It is imperative when traveling to any country to understand its monetary system. This includes knowing exchange rates, currency, customs, and more. Japan’s currency, the yen, is a large part of its already rich and long-standing culture. When traveling throughout Japan, it will be essential to understand the yen and its denominations to do the simplest things — such as eating, using vending machines, paying for hotels, and paying bus and/or buying Japan Rail passes to get around.
Experiencing new countries, such as Japan, often comes with fears and difficulties. Language barriers, respecting the local culture, transportation methods, and other nuances can get in the way of an enjoyable trip. Understanding the yen can help ease these anxieties, while allowing you to know exactly what you are paying for, and how much you need for services.
The Japanese yen comes in two forms — bills and coins. Similar to American currency, various banknotes and coins designate a certain amount of yen. Those traveling to Japan should know each bill, how much they are worth, and what services they can pay for with them.
The yen comes in several intricately decorated bills. Many yen banknotes have prominent figures, national trees, and other beautiful symbols of Japanese culture on them. Knowing the value of each will let a tourist of any capacity understand how much money they have. Additionally, you’ll know which bill to put into a vending machine and which one to use to pay for a night of dinner and drinks. When traveling in Japan, a person will likely come across many of the following banknotes:
- 1,000 yen – This roughly equates to an American $10 bill and is the lowest value of any Japanese banknote in circulation. This bill is typically used by office workers to pay for lunch.
- 2,000 yen – This bill was only printed from 2000-2003, may be rarer than an American $2 bill, and is approximately $20.
- 5,000 yen – Comparable to an American $50 bill, this may be the one you use to pay for dinner and drinks at a well-known restaurant or izakaya.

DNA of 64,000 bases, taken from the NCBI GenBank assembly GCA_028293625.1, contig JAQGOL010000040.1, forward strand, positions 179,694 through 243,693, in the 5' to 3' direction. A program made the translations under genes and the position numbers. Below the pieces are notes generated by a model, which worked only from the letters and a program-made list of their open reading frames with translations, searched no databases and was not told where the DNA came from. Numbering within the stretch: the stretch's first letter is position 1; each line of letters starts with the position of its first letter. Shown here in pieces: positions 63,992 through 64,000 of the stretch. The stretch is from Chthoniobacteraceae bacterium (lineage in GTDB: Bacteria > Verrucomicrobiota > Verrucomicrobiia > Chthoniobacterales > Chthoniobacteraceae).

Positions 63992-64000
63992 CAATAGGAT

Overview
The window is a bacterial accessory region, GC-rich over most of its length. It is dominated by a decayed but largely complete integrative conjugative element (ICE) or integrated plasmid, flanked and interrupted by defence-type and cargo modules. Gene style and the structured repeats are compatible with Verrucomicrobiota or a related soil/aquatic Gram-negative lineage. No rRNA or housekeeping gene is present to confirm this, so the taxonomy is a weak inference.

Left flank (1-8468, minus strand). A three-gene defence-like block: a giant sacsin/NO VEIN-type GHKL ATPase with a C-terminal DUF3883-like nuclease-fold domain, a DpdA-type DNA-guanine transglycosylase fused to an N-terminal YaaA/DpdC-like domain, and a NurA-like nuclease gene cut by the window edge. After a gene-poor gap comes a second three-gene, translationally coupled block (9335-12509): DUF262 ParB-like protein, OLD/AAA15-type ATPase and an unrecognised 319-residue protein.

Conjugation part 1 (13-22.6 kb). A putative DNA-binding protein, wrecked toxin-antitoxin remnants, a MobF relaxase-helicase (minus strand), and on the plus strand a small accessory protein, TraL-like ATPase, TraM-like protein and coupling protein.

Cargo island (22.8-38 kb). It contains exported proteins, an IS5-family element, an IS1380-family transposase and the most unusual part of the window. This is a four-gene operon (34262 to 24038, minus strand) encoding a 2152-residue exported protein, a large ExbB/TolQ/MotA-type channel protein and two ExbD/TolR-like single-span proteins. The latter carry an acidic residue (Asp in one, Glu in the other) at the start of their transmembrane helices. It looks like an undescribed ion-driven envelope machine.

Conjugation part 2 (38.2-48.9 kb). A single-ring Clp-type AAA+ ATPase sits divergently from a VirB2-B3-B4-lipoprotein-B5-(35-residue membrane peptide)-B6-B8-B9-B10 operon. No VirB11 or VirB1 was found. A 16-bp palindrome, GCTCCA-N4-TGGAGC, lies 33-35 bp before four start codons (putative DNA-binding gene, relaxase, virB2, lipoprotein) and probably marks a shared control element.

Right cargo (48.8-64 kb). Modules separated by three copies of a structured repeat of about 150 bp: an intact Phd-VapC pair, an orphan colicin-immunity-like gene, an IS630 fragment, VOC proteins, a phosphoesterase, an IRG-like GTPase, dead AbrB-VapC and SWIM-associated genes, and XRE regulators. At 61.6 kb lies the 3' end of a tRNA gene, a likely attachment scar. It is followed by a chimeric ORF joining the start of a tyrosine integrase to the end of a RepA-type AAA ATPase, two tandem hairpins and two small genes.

- 10,000 yen – Essentially a $100 bill. Present this bill when paying for the whole family to eat.
Japanese coins may be just as visually interesting as bills, as flowers are often etched into them. Generally, Japanese yen coins are used for making exact change and paying vending machines, taxis, buses, and getting a rail pass for easy travel throughout Japan. These coins vary in the metal used and shape and size — some even have a small hole in the middle of them. Coins a traveler will come across in Japan include:
- 1 yen – There is a saying in Japan — “he who laughs at one yen will weep at one yen.” Although this coin is of minimal value, it still has its worth. 1 yen is less than one American cent, so make sure not to use this for vending machines or ticket booths, as they will not accept it. However, you can use a 1 yen coin to make exact change, saving you from having to break a bill. This coin is made out of aluminum and can even float on water.
- 5 yen – A 5 yen coin can be seen as an American nickel and is valued at about 5 cents. A 5 yen coin is considered lucky, as it is pronounced “go-en,” which roughly translates to relationship or tie. As such, this coin is often offered at shrines in anticipation of a good relationship with the gods. A 5 yen coin has a hole through the middle of it and has a yellow tint.
- 10 yen – This copper coin holds a value of about 10 cents (USD). These coins can be useful if you need to use a public payphone.
- 50 yen – The 50 yen coin is another one that has a hole through its center. This silver coin is equal to about 50 cents.
- 100 yen – Equal to about $1, this coin made of nickel and copper has many uses. 100 yen coins are aptly used at 100-yen stores, and laundry and vending machines.
- 500 yen – Basically a $5 bill, this is the largest and most valuable of the yen coins. A 500 yen coin can be used to buy a simple lunch such as a bento box.
It should also be noted that yen can be further broken down into sen. One yen is about 100 sen, however, sen is rarely used in modern society. As America has its dollar sign ($), the yen or yuan sign is ¥. In contrast to the American way, the yuan sign comes after the amount — for instance, you would be presented with a bill of 1,500¥. Additionally, when speaking Japanese, the Y is not pronounced in yen, rather “en” (as in the 5 yen pronunciation “go-en.”
Japanese Currency Exchange
Generally, foreign currency is only accepted at major international airports, so knowing where and how to get yen will be crucial for providing acceptable payment for food, lodging, transportation, and more.